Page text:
Perhaps the most well-known disease-causing gut organism is the bacterium Helicobacter pylori, which can trigger peptic ulcer. In the past few years, scientists have linked obesity to the relative abundance of two dominant intestinal bacterial phyla and found that dysfunctional intestinal bacteria are associated with nonalcoholic fatty liver disease, inflammatory bowel disease and some types of cancer. Nicholson even speculates that the organisms could play a role in neurological disorders, such as attention-deficit hyperactivity disorder, Tourette’s syndrome and autism. “We have some evidence now that shows that if you mess around with the gut microbes, you mess around with brain chemistry in major ways,” Nicholson remarks. He currently collaborates with microbiologists to match metabolites with specific bacteria—there are thought to be 1,000 species and more than 10 trillion bacterial cells inside us at any given time.
This identification process has only recently become possible. Although scientists have been able to extract gut bacteria from fecal samples for many years, it has been next to impossible to culture the samples afterward because they survive only in highly acidic, oxygen-free environments. Thanks to new DNA-sequencing technologies, scientists can now identify gut bacteria fairly easily, and there is growing interest in doing so: the National Institutes of Health launched its Human Microbiome Project last December with the goal of fully characterizing the human gut flora.
Once investigators can correlate metabolites with health, it may one day be possible, Nicholson says, to make urine sticks similar to those used in pregnancy tests to regularly check the fitness of our gut flora. Some companies have already begun selling food products to help keep these populations in line—with live beneficial bacteria (probiotics) or compounds that help these species grow (prebiotics), or combinations of the two (synbiotics). Unfortunately, these medications typically fall into the category of “functional foods,” which means they are rarely tested in clinical trials. One exception is VSL #3, a combination of eight bacterial species sold in packet form by the Gaithersburg, Md.–based VSL Pharmaceuticals. In double-blind, placebo-controlled trials, the colonies effectively treated ulcerative colitis and irritable bowel syndrome.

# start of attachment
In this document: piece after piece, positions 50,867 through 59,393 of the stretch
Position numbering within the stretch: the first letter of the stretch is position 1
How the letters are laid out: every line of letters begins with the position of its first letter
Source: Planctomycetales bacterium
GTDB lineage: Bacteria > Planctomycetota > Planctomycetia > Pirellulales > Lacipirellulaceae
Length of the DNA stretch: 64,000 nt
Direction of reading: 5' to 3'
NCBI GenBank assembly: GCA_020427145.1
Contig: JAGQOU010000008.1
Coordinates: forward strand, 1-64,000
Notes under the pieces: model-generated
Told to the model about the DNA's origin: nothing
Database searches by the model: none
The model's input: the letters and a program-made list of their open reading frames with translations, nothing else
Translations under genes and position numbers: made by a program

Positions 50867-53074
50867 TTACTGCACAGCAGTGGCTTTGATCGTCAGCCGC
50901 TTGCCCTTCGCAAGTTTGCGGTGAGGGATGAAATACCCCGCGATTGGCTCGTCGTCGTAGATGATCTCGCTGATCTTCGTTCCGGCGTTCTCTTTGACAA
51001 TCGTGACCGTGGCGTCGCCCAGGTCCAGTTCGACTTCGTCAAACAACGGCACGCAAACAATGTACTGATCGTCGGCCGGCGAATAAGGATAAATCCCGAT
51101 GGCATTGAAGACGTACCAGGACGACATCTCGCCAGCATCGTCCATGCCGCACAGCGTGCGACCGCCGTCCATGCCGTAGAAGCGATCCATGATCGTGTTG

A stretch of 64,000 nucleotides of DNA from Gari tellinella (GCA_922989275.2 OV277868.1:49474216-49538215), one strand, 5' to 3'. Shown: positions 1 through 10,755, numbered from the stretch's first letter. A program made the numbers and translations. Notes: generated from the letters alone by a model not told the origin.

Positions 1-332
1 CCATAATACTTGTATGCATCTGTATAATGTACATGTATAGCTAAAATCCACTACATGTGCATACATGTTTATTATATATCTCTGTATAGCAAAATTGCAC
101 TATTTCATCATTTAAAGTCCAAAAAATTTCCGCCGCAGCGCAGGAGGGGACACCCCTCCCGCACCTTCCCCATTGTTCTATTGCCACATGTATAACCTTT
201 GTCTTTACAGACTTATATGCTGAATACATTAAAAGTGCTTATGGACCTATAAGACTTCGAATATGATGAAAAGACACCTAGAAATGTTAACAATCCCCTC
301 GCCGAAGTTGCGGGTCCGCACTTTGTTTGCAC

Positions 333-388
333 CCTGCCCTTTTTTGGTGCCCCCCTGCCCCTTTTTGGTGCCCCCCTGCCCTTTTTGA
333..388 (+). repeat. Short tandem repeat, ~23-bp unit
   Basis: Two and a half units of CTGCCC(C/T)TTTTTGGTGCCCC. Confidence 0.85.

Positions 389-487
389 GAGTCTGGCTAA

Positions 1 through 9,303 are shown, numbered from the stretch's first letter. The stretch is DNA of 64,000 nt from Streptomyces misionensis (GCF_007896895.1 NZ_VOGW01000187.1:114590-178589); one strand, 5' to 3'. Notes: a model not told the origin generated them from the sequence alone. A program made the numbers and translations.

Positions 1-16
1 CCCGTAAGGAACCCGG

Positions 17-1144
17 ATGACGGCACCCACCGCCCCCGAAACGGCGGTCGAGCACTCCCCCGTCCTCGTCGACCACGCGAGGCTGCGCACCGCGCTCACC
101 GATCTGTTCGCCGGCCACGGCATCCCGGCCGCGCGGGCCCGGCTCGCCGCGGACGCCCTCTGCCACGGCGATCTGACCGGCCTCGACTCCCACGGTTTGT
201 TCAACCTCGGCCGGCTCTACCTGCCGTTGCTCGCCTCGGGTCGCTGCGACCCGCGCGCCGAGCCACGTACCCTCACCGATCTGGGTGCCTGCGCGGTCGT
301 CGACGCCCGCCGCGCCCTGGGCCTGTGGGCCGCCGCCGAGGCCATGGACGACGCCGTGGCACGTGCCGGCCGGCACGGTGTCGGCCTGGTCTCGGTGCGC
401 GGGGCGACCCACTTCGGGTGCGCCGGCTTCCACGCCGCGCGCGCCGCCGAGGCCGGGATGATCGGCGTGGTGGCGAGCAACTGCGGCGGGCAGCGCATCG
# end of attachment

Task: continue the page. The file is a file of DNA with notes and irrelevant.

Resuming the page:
Many possibilities exist for bug-based drugs, and there is a strong need for them, Nicholson maintains. According to a study published by scientists at the pharmaceutical giant Pfizer, the human genome offers only about 3,000 potential drug targets, because just a subset of genes produces proteins that can be bound and modified by druglike molecules. But “there are 100 times as many genes in the microbial pool,” says Nicholson, who regularly works with drug companies to better elucidate how people metabolize medicines. He is “one of a few academics I’ve met who’s interested in the pharmaceutical industry for its problems rather than just for its cash,” comments Ian Wilson, a scientist working in England for the pharmaceutical company AstraZeneca. Wilson adds that Nicholson is always full of potential solutions, referring to him as “a bubbling mass of ideas.”
Because genes provide only limited information about a person’s risk for disease, Nicholson dreams of a time when physicians can provide personalized health care on the metabolome. Simple blood or urine tests would detect the risk of cancer or heart disease early enough to begin preventive therapy; drugs would be tailored to each person’s metabolic profile—and in many cases, they would not target our organs but our bacteria. “It opens up visions of a future that we would never have suspected even a few years ago,” Nicholson says. “Many microbiologists might argue this is fanciful, but you only make huge progress in science by thinking almost the unthinkable.”